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It is butt-ugly. But, what do I know? I thought the M-16 was ugly. Glock too for that matter.
Now, I carry Glocks, and I'm getting used to the AR's. Only took 20+ years for them to start growing on me.

Now, a M1-A, formerly the M-14 is a beauty and that will never change. Same for my Mini-14.
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Old December 14, 2012, 08:38 AM   #48
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Coyote1,
I agree with you, I have some gun mags from the 60's and what a collection of beautiful guns! Quite a few I wish I still had!
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Old December 14, 2012, 10:36 AM   #49
Strafer Gott
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Gun Fashion Cops?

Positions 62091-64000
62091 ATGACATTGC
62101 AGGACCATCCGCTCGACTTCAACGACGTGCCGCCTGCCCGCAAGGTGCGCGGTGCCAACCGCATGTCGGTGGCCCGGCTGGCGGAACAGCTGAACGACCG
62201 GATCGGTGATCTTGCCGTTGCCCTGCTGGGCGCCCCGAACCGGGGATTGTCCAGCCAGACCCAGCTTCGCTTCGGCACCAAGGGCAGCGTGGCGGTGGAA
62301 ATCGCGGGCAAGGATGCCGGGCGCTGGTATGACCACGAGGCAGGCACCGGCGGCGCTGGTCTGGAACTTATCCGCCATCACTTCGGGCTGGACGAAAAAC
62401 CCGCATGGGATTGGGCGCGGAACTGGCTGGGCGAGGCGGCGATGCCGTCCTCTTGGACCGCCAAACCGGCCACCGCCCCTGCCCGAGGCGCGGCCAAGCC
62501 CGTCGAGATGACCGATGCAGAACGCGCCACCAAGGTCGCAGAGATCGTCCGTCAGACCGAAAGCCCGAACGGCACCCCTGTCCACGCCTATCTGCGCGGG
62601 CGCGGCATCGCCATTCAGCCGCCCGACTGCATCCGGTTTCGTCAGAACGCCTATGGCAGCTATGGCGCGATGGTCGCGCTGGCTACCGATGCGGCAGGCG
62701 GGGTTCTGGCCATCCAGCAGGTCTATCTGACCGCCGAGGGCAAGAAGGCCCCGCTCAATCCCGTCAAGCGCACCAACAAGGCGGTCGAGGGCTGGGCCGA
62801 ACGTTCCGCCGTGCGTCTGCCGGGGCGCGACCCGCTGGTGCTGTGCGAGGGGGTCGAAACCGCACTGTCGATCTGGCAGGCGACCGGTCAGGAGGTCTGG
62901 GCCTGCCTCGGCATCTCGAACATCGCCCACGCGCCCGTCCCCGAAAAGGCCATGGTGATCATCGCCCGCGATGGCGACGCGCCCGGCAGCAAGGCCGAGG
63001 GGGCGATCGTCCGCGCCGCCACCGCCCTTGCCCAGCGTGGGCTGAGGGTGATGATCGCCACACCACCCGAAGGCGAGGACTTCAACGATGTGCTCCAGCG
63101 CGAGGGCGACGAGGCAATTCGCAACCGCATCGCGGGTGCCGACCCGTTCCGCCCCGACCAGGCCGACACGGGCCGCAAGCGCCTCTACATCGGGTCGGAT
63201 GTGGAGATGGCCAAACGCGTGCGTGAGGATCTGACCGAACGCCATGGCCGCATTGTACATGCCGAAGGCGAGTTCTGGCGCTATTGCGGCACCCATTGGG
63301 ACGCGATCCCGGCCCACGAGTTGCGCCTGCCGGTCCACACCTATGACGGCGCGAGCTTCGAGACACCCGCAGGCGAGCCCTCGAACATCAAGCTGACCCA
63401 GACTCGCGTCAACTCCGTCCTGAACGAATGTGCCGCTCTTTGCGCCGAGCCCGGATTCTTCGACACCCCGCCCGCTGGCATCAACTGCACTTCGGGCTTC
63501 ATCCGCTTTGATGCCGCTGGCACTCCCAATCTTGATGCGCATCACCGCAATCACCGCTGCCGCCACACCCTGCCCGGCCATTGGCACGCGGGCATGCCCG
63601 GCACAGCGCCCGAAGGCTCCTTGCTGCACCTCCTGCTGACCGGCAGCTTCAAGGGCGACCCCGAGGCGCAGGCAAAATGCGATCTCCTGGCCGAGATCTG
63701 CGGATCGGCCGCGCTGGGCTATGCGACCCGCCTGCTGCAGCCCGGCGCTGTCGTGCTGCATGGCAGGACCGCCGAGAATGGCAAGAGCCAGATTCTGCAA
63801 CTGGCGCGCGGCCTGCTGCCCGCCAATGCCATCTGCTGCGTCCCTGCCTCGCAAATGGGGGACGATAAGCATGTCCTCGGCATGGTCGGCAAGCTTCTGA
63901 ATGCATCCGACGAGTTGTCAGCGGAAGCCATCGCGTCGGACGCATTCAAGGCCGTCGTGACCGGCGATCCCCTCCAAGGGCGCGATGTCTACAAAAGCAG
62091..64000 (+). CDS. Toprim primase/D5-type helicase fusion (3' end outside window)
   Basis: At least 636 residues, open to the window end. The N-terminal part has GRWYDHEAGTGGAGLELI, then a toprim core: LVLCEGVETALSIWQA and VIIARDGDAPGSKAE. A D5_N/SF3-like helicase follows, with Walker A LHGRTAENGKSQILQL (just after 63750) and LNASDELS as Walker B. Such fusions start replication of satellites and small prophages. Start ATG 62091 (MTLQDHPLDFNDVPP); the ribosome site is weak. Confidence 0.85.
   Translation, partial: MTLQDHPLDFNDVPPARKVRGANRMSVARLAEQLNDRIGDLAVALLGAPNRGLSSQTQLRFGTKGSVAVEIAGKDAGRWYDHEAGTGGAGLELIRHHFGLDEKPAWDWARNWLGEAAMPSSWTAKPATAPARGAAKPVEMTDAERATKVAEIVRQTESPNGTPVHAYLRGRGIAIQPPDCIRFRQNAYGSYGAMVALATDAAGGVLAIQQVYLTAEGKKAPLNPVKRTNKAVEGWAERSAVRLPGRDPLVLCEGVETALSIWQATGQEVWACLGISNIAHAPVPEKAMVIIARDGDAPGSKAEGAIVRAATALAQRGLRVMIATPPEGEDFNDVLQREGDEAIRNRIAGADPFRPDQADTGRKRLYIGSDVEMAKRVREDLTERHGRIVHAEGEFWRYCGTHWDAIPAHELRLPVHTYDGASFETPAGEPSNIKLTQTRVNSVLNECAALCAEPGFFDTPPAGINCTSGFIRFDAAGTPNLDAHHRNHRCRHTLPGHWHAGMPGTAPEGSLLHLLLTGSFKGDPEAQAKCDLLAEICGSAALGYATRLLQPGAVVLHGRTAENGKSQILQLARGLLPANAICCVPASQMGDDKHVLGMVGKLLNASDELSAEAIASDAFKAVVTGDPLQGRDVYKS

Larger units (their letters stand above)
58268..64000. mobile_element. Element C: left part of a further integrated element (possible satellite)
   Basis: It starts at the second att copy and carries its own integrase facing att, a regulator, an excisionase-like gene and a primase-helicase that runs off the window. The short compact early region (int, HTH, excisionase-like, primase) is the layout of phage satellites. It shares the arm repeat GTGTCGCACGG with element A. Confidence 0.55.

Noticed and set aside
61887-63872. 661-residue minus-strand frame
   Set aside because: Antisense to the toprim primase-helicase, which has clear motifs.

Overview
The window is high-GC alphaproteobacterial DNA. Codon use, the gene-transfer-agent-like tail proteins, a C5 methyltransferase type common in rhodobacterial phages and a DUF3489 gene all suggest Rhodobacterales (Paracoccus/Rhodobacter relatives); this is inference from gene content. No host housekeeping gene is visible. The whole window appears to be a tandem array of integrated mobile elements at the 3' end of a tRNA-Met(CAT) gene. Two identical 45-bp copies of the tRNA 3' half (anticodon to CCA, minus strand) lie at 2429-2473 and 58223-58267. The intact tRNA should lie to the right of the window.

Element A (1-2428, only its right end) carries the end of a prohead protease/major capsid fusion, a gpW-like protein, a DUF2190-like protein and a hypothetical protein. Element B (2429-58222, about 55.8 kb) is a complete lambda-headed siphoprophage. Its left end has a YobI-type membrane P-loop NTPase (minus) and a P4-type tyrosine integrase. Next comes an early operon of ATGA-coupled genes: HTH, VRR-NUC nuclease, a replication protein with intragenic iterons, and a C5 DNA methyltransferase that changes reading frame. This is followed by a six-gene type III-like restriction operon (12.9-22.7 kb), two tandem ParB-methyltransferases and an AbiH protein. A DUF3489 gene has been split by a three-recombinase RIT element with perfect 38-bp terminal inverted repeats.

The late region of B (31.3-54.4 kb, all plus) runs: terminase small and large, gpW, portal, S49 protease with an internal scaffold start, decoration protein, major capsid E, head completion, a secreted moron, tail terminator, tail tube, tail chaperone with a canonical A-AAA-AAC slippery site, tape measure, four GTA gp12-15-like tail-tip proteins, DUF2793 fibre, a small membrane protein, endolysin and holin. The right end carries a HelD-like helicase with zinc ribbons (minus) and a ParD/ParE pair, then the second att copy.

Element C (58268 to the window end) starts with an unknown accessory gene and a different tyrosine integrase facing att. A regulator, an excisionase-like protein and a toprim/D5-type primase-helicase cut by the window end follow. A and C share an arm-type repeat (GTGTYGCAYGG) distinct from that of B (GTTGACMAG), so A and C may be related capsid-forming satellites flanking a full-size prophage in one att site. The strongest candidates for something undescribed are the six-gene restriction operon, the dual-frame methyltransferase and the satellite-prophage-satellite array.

No doubt this rifle is designed for people who play harder than old pharts. I mean, do you take your barbecue gun hawgin'? I doubt it. Runnin' and gunnin' with a .30-.30 sounds like deer season to me. Black guns are for people who need it as a gun, not a work of art. Black guns are for those who are focused on the pursuit, not on the esthetic appeal of what's filling their hand. Are you a hunter or a fashion model? All the tacticool bashers love to call anyone with a black gun a mall ninja. Here's one from the other side.
You guys with the grain and lacquer, are you hunters or posers? Is it like Robin Williams said, "When I go into the woods, I like to make a statement!"
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Old December 14, 2012, 10:59 AM   #50
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Strafer Gott, you are bashing guys that have more experience than you, show some respect. If you need a "black gun" so you don't risk breaking it, then you need to rethink your methods. If you think there is no art to how a gun is made or designed, then you have the taste of a lizard.